How To: Get Rid of Fungus Gnats
If the little gnats that hang out around your houseplants are beginning to bug you, here’s how you get them to bug off.
Do tiny insects fly up into your face every time you water your houseplants? Then you’ll want to know how to get rid of fungus gnats. Those 1/16- to 1/8-inch-long bugs don’t bite, but they do lay eggs in damp potting soil. The eggs then hatch out into larvae about 1/4-inch long with black heads and white or translucent bodies.
In addition to feeding on fungi and organic matter in the soil, those larvae might chow down on your plants’ roots. Although the “worms” are small enough that they usually don’t do much harm, they can be a nuisance.
BEFORE YOU BEGIN
To determine what type of gnats you have, keep in mind that fungus gnats resemble miniature mosquitos and swarm around houseplants. Fruit flies resemble flea-sized flies and target your fruits and vegetables, while drain flies resemble miniscule moths and gather near sinks.
STEP 1: Isolate new and infected plants.
When bringing any new houseplant home, keep it in a different room from your other plants for at least a few weeks while you ascertain whether it’s concealing unwelcome visitors. Also, once you’ve spotted insects on a plant, remove that container to a safe distance from your other plants as well.
You can determine whether those insects are fungus gnats by placing a 1/4-inch slice of raw potato on the soil surface. After a few days, check the underside of that potato for tiny black-capped “worms.” If you find any, try the following solutions.
STEP 2: Dry out the soil somewhat before your next watering.
Because fungus gnats like to lay their eggs in damp soil and their larvae usually inhabit the top few inches of it, they especially proliferate during winter when gardeners unthinkingly continue to water those plants as often as they did during summer. Instead, allow the soil in your pots to dry out to a depth of 2 inches before you water those pots again. Don’t let that soil dry out completely, however, or you might end up killing your plants in your quest to kill their pests.
STEP 3: Think twice before spraying with an insecticide.
If you don’t have pets, you might want to try spraying your plants and the surface of their soil with a pyrethrin solution. Pyrethrins are natural insecticides that don’t harm humans, but reportedly can be harmful to pets—cats and fish in particular.
Although some sources recommend a dish-soap solution instead, its grease-removing properties can strip the waxy coating from plants too. Insecticides won’t affect the larvae, so you must apply them frequently to deal with newly emerging bugs. It’s probably a better idea to use a combination of sticky traps and soil drenches instead.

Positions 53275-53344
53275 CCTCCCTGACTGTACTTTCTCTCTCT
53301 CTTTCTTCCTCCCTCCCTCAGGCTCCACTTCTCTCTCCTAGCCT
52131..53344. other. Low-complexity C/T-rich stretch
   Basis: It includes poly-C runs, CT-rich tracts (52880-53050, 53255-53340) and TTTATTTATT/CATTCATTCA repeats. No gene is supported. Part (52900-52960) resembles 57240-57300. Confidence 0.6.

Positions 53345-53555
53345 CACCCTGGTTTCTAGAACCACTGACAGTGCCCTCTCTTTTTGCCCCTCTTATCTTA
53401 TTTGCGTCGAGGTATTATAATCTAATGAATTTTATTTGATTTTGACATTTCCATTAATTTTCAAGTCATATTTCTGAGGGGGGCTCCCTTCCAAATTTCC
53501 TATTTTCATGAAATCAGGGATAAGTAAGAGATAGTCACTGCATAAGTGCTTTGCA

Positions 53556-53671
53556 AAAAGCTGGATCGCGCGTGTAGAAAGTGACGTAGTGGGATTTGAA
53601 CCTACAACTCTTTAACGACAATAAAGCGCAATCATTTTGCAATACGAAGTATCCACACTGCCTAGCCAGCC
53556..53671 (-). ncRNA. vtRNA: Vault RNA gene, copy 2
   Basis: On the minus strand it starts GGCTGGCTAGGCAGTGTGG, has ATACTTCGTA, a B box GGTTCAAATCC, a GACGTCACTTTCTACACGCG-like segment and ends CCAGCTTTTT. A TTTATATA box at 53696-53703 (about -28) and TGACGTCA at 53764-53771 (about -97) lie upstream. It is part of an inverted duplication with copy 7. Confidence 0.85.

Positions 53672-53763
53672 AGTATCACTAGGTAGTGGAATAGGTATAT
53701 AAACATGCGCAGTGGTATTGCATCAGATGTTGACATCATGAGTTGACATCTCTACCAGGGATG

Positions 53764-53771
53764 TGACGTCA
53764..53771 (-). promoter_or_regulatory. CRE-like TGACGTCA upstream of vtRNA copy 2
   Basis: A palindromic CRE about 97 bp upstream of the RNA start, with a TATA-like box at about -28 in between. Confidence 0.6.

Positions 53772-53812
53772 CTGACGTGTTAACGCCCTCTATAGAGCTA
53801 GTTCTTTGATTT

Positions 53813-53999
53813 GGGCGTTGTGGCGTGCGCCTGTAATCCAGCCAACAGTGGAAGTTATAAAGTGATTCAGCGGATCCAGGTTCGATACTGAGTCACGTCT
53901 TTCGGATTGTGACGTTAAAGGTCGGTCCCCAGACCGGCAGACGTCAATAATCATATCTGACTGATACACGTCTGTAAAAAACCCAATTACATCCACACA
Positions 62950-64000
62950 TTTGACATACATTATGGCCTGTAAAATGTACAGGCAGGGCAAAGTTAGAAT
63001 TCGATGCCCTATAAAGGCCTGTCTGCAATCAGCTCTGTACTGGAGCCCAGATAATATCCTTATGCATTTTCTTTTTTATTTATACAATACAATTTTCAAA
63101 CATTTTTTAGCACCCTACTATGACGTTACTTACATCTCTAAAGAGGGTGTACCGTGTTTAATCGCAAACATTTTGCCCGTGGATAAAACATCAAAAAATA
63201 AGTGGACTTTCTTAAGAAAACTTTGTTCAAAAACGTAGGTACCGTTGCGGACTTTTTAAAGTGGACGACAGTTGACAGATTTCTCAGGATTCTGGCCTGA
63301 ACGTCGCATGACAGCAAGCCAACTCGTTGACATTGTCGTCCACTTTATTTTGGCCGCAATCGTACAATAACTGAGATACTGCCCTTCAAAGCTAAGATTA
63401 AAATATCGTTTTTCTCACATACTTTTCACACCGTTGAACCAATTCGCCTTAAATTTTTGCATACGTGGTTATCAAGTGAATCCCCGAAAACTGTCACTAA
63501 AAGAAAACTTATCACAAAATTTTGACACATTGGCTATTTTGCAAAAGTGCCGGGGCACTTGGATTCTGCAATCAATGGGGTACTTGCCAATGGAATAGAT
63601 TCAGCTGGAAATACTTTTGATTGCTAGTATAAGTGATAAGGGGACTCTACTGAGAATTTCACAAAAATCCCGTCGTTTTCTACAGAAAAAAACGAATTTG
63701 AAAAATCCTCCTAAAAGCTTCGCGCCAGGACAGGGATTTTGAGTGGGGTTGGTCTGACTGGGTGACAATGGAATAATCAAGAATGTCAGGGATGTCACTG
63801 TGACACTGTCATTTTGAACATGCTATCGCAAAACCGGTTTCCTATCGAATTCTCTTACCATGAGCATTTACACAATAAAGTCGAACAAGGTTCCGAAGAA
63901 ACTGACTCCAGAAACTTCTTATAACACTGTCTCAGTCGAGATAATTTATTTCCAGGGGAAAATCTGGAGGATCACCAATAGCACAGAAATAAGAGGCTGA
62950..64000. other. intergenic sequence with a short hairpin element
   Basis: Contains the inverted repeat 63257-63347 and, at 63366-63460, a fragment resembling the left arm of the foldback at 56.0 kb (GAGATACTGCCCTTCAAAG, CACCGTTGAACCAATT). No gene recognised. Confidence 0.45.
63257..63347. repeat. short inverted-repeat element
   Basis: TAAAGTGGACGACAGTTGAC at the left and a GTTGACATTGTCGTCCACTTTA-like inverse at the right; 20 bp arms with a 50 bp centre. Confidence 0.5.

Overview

STEP 4: Add sticky traps.
Among the easiest-to-use gnat traps, yellow sticky traps somewhat resemble sticky notes. Place them horizontally on the surface of your plants’ soil or suspended on metal holders above it. Those traps have a glue coating that captures adult gnats as well as the freshly pupated ones just emerging from the soil. The traps come in a wide variety of shapes and sizes; they also come as stakes, which look like miniature trees with goopy and loopy leaves. Keep setting out fresh traps as needed until no more insects adhere to them.
STEP 5: Use neem-based or mosquito dunk drenches.
Since sticky traps don’t affect larvae still in the soil, you might want to also try a drench with azadirachtin, an insecticide derived from neem oil that lacks the greasiness of that oil. After mixing it with water at the recommended rate—usually about 1 tablespoon of azadirachtin per gallon of water—you can pour some of that solution into the soil to kill the larvae still present.
An alternative idea is to soak a mosquito dunk containing the beneficial bacteria Bacillus thuringiensis subsp. israelensis in a gallon of water overnight. The next day, use that water as a continuing drench.
STEP 6: Lure them out with apple cider vinegar.
If you prefer to avoid insecticides, lure gnats away from their plants with a shallow container such as a jar lid filled with half water and half vinegar to which you’ve added a few drops of dish detergent. Make sure that solution is at least 1/4 inch deep and place its container near an infected plant or even atop its soil. Once the gnats have been lured into the mix by the vinegar, the soap should clean their clocks.
STEP 7: Dispose of the top layer of soil outdoors.
It’s also a good idea to get rid of that infested top 2 inches of potting soil—just in case! After removing, discarding, and replacing that soil, you might want to consider sprinkling about 1/2 inch of sand over the surface. Fungus gnats aren’t fond of sand, since it dries out quickly and contains none of that rotting organic debris that they love.
STEP 7: Prevent future infestations.
To prevent future infestations, always use sterilized potting soil to pot your plants and keep the extra soil inside a closed container after opening its bag. Also, don’t mix compost into your potting soil unless it has been completely finished and sterilized.
You can “clean” potting soil or compost naturally by solarizing it. To do so, place the soil inside a sealed plastic bag and pat it flat so that it is no more than 8 inches deep. Then lay it on a raised location in the sun for at least a month.
You often can prevent gnat infestations from getting out of control indoors by repotting your plants with new potting soil more frequently. Although fungus gnats live outdoors too, they generally don’t cause problems in such unenclosed spaces.
Although gnats and their slimy offspring look less than natty, they generally aren’t as harmful as other “bad bugs.” So, although you might never completely eliminate them from your houseplant collection, follow some of the suggestions above to keep their numbers low enough that they remain relatively harmless.